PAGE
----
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Obligations and Options: The To-Do List Challenge


Obligations and Options: The To-Do List Challenge

Obligations and Options: The To-Do List Challenge

It sounds like you're looking to create an interactive classroom activity about using to-do lists to practice the language of obligation in English. Here’s a structured activity plan:

Activity Title: 

"Obligations and Options: The To-Do List Challenge"


To help students practice and understand the language of obligation in English through the creation and discussion of to-do lists.

Materials Needed:

  • Whiteboard and markers
  • Paper and pens for students
  • Example to-do list (prepared by the teacher)

Activity Steps:

1. Introduction (10 minutes):

  • Begin by discussing the concept of to-do lists. Ask students if they use them and how they keep track of their tasks.
  • Introduce the language of obligation, explaining modal verbs like "should," "could," and "must," and semi-modal phrases like "I'd love to," and functional language like "I really need to."

2. Teacher's To-Do List (10 minutes):

  • Share your example to-do list, using the language of obligation.
  • Conduct a listening task: students note down what they think are the most important tasks on your list.

3. Creating Personal To-Do Lists (15 minutes):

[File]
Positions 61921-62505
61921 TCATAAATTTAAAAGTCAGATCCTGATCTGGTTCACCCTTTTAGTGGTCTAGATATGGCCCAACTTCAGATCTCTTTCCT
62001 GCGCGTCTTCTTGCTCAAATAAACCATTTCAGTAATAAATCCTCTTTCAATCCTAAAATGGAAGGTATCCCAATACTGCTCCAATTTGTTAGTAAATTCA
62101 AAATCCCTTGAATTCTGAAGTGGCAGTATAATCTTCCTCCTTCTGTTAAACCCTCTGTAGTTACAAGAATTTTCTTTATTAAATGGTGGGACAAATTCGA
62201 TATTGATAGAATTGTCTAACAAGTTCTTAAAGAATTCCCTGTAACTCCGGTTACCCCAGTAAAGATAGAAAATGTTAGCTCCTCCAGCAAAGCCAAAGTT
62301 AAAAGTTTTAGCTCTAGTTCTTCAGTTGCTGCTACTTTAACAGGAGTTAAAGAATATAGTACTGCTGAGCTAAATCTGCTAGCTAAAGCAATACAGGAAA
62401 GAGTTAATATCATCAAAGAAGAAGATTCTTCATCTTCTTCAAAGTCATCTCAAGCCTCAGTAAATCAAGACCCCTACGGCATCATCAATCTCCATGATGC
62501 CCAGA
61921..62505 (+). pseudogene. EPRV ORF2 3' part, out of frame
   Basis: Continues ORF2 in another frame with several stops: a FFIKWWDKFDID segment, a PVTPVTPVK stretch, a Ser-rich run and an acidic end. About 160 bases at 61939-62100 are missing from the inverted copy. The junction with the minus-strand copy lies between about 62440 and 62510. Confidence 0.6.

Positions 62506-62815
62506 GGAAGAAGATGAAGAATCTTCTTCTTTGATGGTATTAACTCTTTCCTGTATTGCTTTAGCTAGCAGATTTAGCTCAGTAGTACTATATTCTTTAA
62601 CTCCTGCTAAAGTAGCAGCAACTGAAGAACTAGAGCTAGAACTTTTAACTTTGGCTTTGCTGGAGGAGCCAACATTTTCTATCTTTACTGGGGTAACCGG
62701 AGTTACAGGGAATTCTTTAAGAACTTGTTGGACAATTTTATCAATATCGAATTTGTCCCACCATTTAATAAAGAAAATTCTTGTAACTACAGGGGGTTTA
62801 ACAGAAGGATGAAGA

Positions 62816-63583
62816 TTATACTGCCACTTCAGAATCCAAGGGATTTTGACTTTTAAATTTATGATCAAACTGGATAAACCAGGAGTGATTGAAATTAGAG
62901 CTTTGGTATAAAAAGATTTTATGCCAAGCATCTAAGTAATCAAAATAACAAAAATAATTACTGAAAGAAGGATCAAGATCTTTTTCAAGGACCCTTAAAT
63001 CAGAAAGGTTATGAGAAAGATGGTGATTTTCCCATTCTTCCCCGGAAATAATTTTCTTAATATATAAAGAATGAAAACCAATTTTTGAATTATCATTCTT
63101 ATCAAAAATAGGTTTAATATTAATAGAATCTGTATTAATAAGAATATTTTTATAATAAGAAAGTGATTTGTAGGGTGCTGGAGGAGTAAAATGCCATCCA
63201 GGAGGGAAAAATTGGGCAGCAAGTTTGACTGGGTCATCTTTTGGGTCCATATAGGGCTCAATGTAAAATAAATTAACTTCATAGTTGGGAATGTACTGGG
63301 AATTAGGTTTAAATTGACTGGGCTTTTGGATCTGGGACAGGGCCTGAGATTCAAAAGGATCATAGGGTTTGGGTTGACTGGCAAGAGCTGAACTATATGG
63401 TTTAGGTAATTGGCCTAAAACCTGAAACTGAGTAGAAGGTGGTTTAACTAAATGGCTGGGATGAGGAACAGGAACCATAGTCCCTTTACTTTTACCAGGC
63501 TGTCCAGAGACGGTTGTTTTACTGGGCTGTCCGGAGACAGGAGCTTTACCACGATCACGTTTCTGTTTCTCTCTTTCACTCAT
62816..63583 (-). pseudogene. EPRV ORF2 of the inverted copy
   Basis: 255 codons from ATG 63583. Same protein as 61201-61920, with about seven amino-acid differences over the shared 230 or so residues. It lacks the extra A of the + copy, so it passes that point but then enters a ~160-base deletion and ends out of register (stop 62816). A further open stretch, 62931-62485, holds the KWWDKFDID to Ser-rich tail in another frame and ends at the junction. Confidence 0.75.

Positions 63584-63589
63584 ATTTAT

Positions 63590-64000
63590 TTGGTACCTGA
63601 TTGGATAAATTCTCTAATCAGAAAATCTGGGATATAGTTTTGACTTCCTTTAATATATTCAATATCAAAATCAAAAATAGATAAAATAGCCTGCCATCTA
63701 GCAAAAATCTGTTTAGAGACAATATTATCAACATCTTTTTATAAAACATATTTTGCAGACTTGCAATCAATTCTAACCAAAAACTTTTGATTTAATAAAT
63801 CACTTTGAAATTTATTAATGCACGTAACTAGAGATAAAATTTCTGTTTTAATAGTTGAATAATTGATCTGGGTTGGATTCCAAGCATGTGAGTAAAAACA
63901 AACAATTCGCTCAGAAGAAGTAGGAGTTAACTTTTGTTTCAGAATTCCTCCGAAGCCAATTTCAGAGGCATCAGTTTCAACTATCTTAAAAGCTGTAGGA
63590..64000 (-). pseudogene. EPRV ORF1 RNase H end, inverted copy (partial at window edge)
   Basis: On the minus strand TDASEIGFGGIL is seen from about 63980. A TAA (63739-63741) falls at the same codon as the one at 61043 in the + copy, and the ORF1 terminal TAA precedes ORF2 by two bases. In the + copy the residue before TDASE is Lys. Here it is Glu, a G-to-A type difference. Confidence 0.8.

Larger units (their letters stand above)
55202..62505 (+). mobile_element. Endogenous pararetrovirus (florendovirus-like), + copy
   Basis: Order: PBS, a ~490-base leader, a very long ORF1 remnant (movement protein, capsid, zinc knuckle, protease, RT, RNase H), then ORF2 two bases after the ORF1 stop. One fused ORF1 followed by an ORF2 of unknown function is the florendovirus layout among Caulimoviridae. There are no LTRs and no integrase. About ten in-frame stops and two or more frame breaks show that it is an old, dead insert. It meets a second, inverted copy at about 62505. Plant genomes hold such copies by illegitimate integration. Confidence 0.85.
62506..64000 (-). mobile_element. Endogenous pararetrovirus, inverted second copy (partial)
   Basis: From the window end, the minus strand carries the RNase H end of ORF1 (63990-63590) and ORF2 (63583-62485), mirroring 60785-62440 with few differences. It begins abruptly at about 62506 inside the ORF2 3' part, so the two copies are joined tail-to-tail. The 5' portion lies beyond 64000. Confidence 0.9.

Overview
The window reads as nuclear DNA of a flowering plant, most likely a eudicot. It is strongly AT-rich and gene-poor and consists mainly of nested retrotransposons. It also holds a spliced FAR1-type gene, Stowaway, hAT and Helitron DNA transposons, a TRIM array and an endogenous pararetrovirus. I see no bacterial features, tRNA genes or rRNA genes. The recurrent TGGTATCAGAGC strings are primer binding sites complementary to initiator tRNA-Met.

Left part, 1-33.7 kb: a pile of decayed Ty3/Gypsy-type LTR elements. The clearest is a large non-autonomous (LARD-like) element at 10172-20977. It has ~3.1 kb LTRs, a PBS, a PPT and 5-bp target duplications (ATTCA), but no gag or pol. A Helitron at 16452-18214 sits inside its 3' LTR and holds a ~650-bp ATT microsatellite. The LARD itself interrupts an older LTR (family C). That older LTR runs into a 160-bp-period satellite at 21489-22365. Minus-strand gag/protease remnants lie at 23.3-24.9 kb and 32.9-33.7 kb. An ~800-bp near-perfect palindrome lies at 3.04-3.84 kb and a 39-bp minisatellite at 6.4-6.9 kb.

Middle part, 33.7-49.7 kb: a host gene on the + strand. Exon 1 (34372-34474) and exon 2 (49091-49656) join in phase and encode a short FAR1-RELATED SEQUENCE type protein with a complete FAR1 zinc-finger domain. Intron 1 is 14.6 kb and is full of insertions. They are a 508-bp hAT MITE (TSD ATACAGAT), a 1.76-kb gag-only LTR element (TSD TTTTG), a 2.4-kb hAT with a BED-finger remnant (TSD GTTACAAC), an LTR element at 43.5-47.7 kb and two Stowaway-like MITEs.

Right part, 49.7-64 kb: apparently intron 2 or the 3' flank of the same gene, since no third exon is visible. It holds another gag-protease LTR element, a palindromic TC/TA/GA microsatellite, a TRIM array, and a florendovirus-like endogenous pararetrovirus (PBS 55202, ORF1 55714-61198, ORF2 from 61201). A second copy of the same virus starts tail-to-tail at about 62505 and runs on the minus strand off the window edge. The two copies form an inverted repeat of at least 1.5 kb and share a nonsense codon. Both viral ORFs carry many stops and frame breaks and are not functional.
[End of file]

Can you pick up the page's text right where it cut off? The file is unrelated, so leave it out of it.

• Students write their own to-do lists, including at least one fictional obligation.
  • Encourage the use of various modal and semi-modal verbs.

4. Pair Sharing (15 minutes):

  • Students pair up and discuss their to-do lists.
  • Each student tries to guess which task on their partner's list is fictional.

5. Group Discussion (10 minutes):

  • Gather as a class and discuss the merits of to-do lists.
  • Encourage opinions about their usefulness, effective methods, and personal preferences.

6. Reflection and Homework (5 minutes):

  • Ask students to reflect on what they learned about the language of obligation.
  • Assign a homework task: visit for further learning and prepare to share findings in the next class.

Additional Tips:

  • Adapt the time for each section based on your class length and student dynamics.
  • Ensure that every student participates in the discussions.
  • Offer feedback and correction on language use throughout the activity.

This activity combines listening, writing, speaking, and critical thinking skills, all while focusing on the language of obligation. It's also a great way to make learning English functional and relatable to everyday life.

Mr. ‏El-Sayed Ramadan ‎ ‎


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